The term “garbage time” is often overused and can give a mistaken impression, but clearly the 17 second half points New York scored were of no importance for this game. The first half painted a true picture of things when both teams were fielding their starters. The Cowboys had 368 yards, scored 28 points, and amassed 20 first downs while the Giants were throttled, only mustering a single first down and 27 total yards of offense. It doesn’t get more lopsided than that, and could easily have been worse had Mike McCarthy been a little more effective with his play-calling at the end of the initial drive when the team failed to score after four tries from within the five-yard line.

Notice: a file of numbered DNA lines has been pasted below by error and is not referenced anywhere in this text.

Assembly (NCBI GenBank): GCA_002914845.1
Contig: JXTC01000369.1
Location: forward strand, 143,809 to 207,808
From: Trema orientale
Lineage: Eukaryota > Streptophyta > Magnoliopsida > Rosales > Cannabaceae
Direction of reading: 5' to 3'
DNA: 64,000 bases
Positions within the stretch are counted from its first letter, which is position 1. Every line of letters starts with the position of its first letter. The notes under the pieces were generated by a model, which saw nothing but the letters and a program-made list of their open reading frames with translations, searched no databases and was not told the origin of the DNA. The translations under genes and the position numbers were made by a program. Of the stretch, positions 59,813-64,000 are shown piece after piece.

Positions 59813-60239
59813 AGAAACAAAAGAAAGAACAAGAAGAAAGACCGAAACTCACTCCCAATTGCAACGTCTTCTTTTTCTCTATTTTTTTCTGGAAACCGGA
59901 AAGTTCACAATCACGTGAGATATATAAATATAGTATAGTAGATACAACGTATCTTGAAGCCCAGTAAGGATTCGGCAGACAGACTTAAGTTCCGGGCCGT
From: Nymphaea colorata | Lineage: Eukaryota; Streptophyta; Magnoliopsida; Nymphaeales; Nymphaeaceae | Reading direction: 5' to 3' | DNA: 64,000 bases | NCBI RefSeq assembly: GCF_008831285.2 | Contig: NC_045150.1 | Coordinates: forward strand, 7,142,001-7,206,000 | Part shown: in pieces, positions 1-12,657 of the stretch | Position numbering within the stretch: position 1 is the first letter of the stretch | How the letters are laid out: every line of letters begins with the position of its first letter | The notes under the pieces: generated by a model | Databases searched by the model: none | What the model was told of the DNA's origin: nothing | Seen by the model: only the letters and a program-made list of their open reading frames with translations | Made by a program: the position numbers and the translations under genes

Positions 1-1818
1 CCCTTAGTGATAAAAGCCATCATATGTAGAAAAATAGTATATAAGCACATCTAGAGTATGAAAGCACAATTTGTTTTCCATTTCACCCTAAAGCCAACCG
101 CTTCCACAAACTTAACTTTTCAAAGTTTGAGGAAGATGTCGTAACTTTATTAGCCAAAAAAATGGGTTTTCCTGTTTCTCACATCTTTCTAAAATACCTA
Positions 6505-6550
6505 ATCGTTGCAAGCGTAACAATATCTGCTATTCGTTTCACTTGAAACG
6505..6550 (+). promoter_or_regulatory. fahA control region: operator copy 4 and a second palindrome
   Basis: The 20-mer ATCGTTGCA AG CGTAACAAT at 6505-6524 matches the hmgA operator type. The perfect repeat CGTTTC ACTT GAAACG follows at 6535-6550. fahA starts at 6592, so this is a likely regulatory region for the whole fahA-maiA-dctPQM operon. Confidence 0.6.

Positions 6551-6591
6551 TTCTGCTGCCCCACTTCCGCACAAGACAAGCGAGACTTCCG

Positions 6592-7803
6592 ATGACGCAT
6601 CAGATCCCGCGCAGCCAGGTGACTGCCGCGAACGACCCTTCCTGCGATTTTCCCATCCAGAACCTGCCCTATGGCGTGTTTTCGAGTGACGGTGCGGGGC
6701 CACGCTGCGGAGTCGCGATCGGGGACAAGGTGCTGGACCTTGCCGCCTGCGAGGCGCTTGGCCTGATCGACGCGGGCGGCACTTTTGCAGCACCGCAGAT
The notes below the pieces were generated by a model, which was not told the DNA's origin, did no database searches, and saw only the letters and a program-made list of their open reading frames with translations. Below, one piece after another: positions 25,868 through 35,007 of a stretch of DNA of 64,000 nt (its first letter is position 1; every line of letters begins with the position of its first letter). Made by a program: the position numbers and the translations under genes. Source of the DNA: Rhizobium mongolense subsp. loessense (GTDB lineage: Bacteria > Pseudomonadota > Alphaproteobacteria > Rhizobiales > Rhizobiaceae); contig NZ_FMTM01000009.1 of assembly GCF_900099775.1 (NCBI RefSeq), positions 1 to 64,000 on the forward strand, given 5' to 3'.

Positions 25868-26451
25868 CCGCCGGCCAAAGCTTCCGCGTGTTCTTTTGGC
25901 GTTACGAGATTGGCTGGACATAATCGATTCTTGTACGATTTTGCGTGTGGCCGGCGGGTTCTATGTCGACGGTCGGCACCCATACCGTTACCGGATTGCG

Why Dallas should just ignore the video record of the game is about getting too cocky. This was an historic performance against a truly bad team. But there were still warts. Twice they went three and out, and when those happened is something the coaches need to look at. The first was on their second possession, when the game was still scoreless after that failed opening drive. The second came on their first possession after halftime. There is a disturbing trend for the offense to need two or three drives to fully get going each half. That is going to be trouble once they face teams like the Seattle Seahawks, Philadelphia Eagles, Buffalo Bills, Miami Dolphins, and Detroit Lions later in the season. Those teams all have winning records, and all but the Bills have as many or more victories than the Cowboys. The Washington Commanders cannot be overlooked either, as they have lost some close games and divisional match ups are always potential trouble. There is also a concern with how the defense allowed the Giants to score on their first possession of the second half, something that has cropped up before. This team just seems cold to start halves, and it still needs to be fixed.